Zinc and its history within India
Zinc is proven to be a mineral of overriding importance when we consider its role in the manufacturing process which ranges from paints and rubber to automobiles and military equipment. Zinc is paramount to the economic growth of any nation and India can be said to be very blessed when it comes to that since it is one of the major zinc producers in the world. Mining is a historic and traditional practice in the region, dating as far back as the first millennium BC and Indus Valley Civilization. As the world moved further on the timeline, industrialization resulted in a hike in the demand for and production of various minerals and the mining industry experienced a corresponding modernization to keep up with the ever-increasing demand. A journey which began from the East India Company giving mining permit for coal to an English company in 1774, India became the first country to have mastered the extraction of zinc from its ores. To this date, the country is a combination of various underground and opencast mines, operating on small and large scales, some of which are mechanized while some still use the age old methods of manual mining.
The Indian Zinc Industry Output
Although the Indian zinc industry saw an increase in production from 265,000 tons in 2004 to 458,000 tons in 2007, its mining production has faced deterioration in the recent years with an output of 650,000 million tons in 2016 in contrast to the 821,000 million tons produced in 2015.
The mining industry in India currently operates entirely under the private sector. The industry leaders are two corporations; Hindustan Zinc and Binani Zinc, whereby the former owns and operates seven mines and four smelters and is the most economical lead and zinc producer in the world owing to the low labor costs that prevail in the country. After a controlling interest in the mining giant was further increased in 2003 by Sterlite metals and mining group, Hindustan Zinc now owes a whopping 64% of its shareholding to the Sterlite Corporation. Sterlite has vast expansion plans for the mining giant which will help the company evolve from its traditional open cast mining processes.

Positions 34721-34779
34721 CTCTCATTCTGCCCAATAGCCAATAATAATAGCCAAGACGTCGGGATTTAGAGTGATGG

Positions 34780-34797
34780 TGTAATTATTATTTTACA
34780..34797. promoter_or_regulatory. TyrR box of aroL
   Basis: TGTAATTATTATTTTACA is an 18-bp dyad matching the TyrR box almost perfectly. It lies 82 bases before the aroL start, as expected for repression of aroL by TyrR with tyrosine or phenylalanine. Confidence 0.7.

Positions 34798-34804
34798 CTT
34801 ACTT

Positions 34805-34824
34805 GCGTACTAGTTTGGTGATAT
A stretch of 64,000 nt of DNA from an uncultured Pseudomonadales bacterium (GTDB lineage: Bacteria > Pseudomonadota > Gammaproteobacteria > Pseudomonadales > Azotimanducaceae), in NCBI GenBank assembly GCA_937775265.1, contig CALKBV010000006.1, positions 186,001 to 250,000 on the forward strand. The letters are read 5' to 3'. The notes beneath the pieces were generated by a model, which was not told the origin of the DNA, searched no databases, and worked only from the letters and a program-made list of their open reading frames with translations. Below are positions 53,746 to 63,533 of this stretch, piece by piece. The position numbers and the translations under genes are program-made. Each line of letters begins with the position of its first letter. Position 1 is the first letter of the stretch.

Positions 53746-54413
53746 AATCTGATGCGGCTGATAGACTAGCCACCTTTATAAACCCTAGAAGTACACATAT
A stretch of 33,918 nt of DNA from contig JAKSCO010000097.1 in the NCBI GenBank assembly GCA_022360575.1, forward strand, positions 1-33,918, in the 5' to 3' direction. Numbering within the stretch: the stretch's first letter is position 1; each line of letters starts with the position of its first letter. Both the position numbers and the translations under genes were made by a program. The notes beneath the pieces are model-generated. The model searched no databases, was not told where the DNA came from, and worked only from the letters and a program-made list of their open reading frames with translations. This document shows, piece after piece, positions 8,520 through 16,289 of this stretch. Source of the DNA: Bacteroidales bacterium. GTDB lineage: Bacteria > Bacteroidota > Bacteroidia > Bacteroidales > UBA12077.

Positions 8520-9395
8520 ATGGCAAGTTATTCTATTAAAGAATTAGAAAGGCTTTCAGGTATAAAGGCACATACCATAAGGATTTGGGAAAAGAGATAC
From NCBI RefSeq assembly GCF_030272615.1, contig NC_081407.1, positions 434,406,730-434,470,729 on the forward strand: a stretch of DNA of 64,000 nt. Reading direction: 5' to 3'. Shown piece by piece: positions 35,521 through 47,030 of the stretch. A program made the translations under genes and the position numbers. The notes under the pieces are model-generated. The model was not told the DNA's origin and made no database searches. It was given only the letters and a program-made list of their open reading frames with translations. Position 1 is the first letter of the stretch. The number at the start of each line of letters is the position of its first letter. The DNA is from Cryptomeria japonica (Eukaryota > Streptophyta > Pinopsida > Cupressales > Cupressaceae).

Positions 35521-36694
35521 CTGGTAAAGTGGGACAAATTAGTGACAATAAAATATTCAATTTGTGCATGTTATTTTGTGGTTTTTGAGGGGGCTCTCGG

The main zinc mines
A majority of the country’s zinc and lead reserves (more than 99%) are located in Zawar area in the Udaipur District of Rajasthan which is home to all major zinc mines in the country namely Rampura Agucha, Rajpura Dariba and Zawar. Rajasthan alone produced about 99% of the total zinc production of the country in 2002-03 whereas it has estimated to have an ore production capacity of 6.15 million tons per year. The Rampura Agucha mine is the world’s largest mining operation of zinc controlled by Hindustan Zinc and had a 2017 fiscal year production of 619,981 tons of zinc concentrate. The mine, which is an opencast/underground mining operation, has proven and probable reserves of 49.7 million tons.
What lies in future!
With an increase in global demand because of America’s extravagant plans for infrastructure and its emphasis on military defense and a production scale that does not seem to be meeting the ever growing thirst for the mineral ore, the competition for zinc is getting tougher every year. The supply of zinc is scarce and its stockpiles are diminishing at a rapid rate. Moreover, the closure of depleted mineral resources in countries such as Australia, Canada and Peru has created further pressure on suppliers to meet demand.
In such a stringent situation of the global market for zinc, statistics show that the Indian zinc industry has the necessary resources to survive this gloom and doom. With an anticipated capacity of 979,000 million tons of zinc in India, the country’s zinc market is expected to grow 7% by the year 2020. The country has explored only 7-9% of its mineral resources whereas its already discovered reserves of minerals like copper, zinc, gold, diamond and uranium etc. are quite significant. The prospects for the Indian mining industry are also quite bright if we consider the fact that the 10th International Symposium on Rock Fragmentation by Blasting was hosted by the country in 2012. The host countries are chosen based on the scale of mining activities in the respective countries.
Additionally, India has the advantage of having a strategic geographical location which can prove to be extremely beneficial when it comes to exporting mineral ores worldwide. Although a country notorious for corruption in its legal, regulatory and political system, India has taken steps to ensure that illegal mining activities and false undervaluation of mineral ores for tax avoidance can be prevented. In this regard, the country has introduced a strict policy against illegal mining and corruption which has already proven itself to be effective against such activities. This will not only help improve the global ranking of India in the mining industry worldwide but also attract investments from foreign investors.